Moving is a hassle no matter where you live. But here, we often have the added stress of a language barrier. And it’s not just the language barrier, but also the cultural differences in how things work. Put simply, the process is probably very different from what you’re used to.
But… the good news is that moving in Germany doesn’t have to be expensive or complicated, and Founder of The Property Guy Germany, Rob Lederman, is here to take you on a step-by-step process to figure it all out.
Here, knowing a few basic points about how things work here will go a long way in reducing your stress and more importantly preserving your budget.
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5 tips that can help you with your next move
- Viewing the property and signing the lease
- Arranging the deposit
- Organizing phone and internet
- Hiring Movers
- Arrange the handover for the new place
1 – Viewing the property and signing the lease
Remember the old joke about taking everything but the kitchen sink? Well, as we all know in Germany, properties are rented unfurnished. That means literally 4 walls and nothing else, no lights, no closets and sometimes not even a kitchen!
Thankfully that’s changing, and it’s now quite common for kitchens to be included.
But there is another issue you should be aware of, painting. The general rule of thumb is that an apartment has to be returned in the condition you rented it. This often means having to paint the place upon moving out. Since no one really wants to spend the money and effort painting a place you’re moving out of, I highly recommend enquiring about painting the apartment when you first move in.
Unless the place was a new build or the landlord completely renovated between tenants, it shouldn’t be too much of an issue. My experience is that people want to see the deposits returned, so they leave the property in really good condition. Of course, that’s great news for you as it means maybe just a few minor touch-ups. Just make sure it’s noted in the lease that the apartment does not need to be painted when moving out.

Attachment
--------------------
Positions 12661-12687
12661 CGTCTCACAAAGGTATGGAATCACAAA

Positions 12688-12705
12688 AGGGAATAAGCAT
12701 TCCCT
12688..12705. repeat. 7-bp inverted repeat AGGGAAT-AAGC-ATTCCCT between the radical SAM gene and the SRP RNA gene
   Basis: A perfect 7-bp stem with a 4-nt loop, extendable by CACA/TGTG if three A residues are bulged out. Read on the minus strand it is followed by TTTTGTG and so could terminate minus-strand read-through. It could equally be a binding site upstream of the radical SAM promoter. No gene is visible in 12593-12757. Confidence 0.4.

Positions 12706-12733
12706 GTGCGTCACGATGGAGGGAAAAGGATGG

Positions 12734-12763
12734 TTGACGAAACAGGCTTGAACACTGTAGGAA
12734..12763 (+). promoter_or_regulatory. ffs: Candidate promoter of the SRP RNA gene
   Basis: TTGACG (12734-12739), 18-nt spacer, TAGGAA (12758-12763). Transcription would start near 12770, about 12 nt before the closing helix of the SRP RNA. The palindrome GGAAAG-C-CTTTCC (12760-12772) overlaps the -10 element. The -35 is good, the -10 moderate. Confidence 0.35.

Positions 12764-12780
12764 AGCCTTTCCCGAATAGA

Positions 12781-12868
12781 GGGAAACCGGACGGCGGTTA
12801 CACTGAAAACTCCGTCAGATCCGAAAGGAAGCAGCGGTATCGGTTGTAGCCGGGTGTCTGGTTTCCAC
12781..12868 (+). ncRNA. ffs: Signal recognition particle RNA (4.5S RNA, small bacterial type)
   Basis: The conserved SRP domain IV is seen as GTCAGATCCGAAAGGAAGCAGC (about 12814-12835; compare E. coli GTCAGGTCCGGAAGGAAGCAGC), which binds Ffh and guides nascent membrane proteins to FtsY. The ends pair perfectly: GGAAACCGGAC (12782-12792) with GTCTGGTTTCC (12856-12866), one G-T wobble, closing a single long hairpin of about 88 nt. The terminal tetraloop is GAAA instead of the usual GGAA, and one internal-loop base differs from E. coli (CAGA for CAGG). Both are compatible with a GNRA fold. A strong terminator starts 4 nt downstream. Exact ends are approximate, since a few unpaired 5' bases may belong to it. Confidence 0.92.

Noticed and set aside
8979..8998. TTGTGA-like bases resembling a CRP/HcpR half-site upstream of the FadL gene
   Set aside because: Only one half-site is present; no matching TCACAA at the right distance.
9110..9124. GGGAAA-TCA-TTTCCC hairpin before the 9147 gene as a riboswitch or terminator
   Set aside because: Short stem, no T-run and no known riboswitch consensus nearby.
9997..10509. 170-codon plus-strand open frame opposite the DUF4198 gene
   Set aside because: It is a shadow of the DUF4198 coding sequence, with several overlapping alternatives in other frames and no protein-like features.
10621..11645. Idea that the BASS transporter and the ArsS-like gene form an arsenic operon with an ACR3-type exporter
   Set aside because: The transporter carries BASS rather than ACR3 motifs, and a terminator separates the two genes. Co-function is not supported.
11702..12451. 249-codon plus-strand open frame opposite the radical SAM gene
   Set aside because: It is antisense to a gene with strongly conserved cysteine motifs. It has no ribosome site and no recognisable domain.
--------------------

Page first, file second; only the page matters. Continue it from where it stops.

2 – Putting down a deposit
German landlords generally require between 2 and 3 months rent as a deposit. This needs to be held in a separate interest bearing account.
A few points to note:
- The deposit is due only once the lease is signed
- The amount of the deposit should be marked in the lease
- Never pay the deposit in cash
- It’s OK to transfer it to the landlord’s bank account
- You can pay it over 3 monthly installments
3 – Organizing DSL internet and your phone plan
For DSL and landlines, the market is extremely competitive. You can use sites like Check24.de or Toptarif.de to compare providers and read reviews. Pay close attention to the length of the contract and the termination rules. The standard length is 2 years and the provider requires 3 months’ notice for cancelation. Some contracts will specify that the contract must be canceled in September or it will automatically renew for another year. Even if you move you will still have to pay.
If you’re interested, check out How to Find the Best Internet Contract in Düsseldorf and Finding the Best Cell Phone Plan in Germany for more information.
4 – Hiring Movers
In North America, moving usually means calling up a few friends and offering a case of beer and some pizza in exchange for an afternoon’s help. As expats, however, most of us probably don’t have a large network of family and friends that we can draw on. For most of us, this will usually mean looking at hiring a moving company. It’s easy to get quotes online. For example, umzug.de offers a free comparison service. There’s also movinga.de and many others.
5 – Arranging the handover appointment
This is the most important of the 5 points and the one that causes expats no end of problems. Not being familiar with how the rental market works, they meet the landlord get the keys and move in. It is extremely important that you go through the place with a fine tooth comb making notes and any issues you see.
I also wrote a short guide Tricks and Bricks Germany Expat Guide to Renting. Here I go into more detail on how renting works and the pitfalls to avoid. It’s free and available over at The Property Guy Germany.
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